Money Insider: How sending cash overseas is getting much cheaper

 

Transferring money overseas is a market that has been dominated for years by global banking institutions and established players including Western Union and MoneyGram.

There have been frequent customer gripes that the service is too slow and exchange rates used and fees levied make the transactions too expensive.

Fortunately the market place is changing. In the past 18 months we've seen some enterprising new entrants, with the likes of Azimo and CurrencyFair offering much cheaper money transfer options.

Overseas workers, retired expats, international students and foreign property owners are just a few of the groups that have benefited, and can now transact more cheaply thanks to this fresh competition.

Azimo recognised that migrants and UK expats send billions of pounds overseas each year, and has developed an online service which enables you to send money to 125 countries throughout the world.

The service gives the customer a range of options including payment direct to bank accounts, to mobile phones or for cash collection at more than 150,000 global locations.

The minimum transfer value is £50, and users can send up to £900 without need for ID verification. Lower overheads mean that transfers via Azimo will be charged at between 1 per cent and 2 per cent, compared with existing bank and wire services that frequently charge between 4 and 8 per cent. As a result, Azimo claims you could save up to £30 on a £300 transfer.

Another relative newcomer is CurrencyFair, an online, peer-to-peer market place which matches currency-exchange demands. It cuts out the hefty bank margins and results in customers having access to exchange rates very close to the wholesale rate.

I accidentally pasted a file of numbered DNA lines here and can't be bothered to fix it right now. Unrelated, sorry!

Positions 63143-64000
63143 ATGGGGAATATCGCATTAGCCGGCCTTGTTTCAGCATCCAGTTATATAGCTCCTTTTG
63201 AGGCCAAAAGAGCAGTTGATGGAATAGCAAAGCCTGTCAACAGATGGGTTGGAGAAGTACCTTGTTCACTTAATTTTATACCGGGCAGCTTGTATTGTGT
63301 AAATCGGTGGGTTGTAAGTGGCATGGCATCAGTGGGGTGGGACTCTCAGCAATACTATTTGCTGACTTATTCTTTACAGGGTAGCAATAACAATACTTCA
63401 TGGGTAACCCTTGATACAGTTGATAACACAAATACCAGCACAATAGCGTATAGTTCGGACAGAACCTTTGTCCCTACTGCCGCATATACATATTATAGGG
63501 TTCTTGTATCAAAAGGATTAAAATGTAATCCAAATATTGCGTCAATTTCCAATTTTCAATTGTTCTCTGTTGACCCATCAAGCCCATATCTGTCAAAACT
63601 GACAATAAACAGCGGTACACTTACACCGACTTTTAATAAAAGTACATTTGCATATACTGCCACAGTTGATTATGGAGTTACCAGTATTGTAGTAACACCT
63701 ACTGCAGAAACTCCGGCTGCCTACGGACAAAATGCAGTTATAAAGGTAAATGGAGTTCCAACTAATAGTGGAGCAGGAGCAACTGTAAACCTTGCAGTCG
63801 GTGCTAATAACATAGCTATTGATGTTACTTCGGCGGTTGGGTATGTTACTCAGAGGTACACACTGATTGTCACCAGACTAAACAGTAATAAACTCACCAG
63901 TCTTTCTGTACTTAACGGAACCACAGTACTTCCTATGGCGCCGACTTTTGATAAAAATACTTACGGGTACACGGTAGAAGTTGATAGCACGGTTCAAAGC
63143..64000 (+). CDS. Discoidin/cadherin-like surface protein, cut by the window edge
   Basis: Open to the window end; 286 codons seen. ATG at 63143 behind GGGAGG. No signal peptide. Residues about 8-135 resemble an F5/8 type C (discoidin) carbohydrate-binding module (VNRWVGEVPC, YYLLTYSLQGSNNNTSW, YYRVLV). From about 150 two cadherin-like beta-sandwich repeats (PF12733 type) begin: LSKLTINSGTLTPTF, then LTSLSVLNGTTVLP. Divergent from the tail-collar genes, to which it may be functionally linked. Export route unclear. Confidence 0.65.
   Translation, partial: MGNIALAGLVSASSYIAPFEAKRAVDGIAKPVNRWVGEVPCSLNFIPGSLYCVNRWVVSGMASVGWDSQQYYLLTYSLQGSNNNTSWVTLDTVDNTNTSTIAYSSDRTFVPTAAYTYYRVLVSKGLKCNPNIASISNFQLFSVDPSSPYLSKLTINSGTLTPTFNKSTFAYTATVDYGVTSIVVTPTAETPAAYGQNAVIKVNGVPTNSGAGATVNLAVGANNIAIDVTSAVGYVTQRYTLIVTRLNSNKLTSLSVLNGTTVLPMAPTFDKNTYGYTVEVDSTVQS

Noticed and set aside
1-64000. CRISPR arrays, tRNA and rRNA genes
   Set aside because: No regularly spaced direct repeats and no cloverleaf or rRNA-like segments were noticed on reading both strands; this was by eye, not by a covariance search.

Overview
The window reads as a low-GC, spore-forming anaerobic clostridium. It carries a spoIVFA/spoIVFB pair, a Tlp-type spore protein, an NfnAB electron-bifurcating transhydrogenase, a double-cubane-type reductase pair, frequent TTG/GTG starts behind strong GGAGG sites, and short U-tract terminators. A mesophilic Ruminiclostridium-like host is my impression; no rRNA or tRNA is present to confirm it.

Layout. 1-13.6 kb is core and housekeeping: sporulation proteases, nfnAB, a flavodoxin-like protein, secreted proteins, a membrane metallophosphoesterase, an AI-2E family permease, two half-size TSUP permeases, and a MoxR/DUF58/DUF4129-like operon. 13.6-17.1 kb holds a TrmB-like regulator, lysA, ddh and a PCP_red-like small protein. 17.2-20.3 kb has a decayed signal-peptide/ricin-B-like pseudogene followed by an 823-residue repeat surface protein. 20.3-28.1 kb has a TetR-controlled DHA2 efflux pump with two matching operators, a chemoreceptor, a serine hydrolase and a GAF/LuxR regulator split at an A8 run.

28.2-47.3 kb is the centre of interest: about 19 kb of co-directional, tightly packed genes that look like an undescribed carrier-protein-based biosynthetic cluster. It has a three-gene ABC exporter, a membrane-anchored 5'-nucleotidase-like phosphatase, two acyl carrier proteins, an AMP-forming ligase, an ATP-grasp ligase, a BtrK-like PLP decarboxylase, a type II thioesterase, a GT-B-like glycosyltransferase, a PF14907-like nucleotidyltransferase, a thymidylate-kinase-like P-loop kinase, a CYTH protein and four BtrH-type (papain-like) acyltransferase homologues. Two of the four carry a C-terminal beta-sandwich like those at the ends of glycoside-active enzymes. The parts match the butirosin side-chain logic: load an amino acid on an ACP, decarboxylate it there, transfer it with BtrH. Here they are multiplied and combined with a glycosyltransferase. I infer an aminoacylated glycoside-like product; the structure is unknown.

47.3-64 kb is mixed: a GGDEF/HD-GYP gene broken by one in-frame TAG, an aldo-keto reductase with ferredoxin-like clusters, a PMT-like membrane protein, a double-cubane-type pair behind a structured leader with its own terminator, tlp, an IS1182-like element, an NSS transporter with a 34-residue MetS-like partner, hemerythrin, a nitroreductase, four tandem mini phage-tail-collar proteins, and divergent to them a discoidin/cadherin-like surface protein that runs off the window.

Even though banks often offer "free" international money transfers or 0 per cent commission, the loading on the exchange rate is often a stealth charge and used to make a tidy profit on these transactions.

These new companies have lower overheads than the bigger players, and are able to pass on further cost savings by offering a direct service and cutting out some of the middlemen.

In much the same way that peer-to-peer lending is starting to nibble away at the UK savings and borrowing market, these new money-transfer options will appeal to price-conscious consumers looking to embrace new technology to obtain a cheaper deal when sending money overseas.

Santander student account could be just the ticket

The battle to win a decent share of the student-banking market has started early this year, with Santander unveiling details of its latest account package last Monday.

It's usually around mid-July when the new crop of student deals are announced, but Santander has been quick off the mark with an offer that may appeal to many teenagers heading off to university for the first time this autumn.

The new student account comes with an interest-free overdraft facility of up to £2,000, although looking at what was available from the other banks last year, interest-free borrowing limits of up to £3,000 were available, so that's worth bearing in mind.

However, the incentive that Santander is offering to new students could well be the deal clincher for many of the 2013 fresher intake. All new accounts opened since 24 June are eligible for a free, four-year 16-25 railcard, a sweetener that could prove a real money-saver to those students intending to use the railways to get to and from college.

The railcard will save students a third on their rail fares and an average of more than £170 per year, according to the Association of Train Operating Companies.

I'll take a more in-depth look at student bank accounts in a few weeks, once all the banks have shown their hands.

Andrew Hagger is an independent personal finance analyst from moneycomms.co.uk

Independent Partners: Bank beating exchange rates and no hidden

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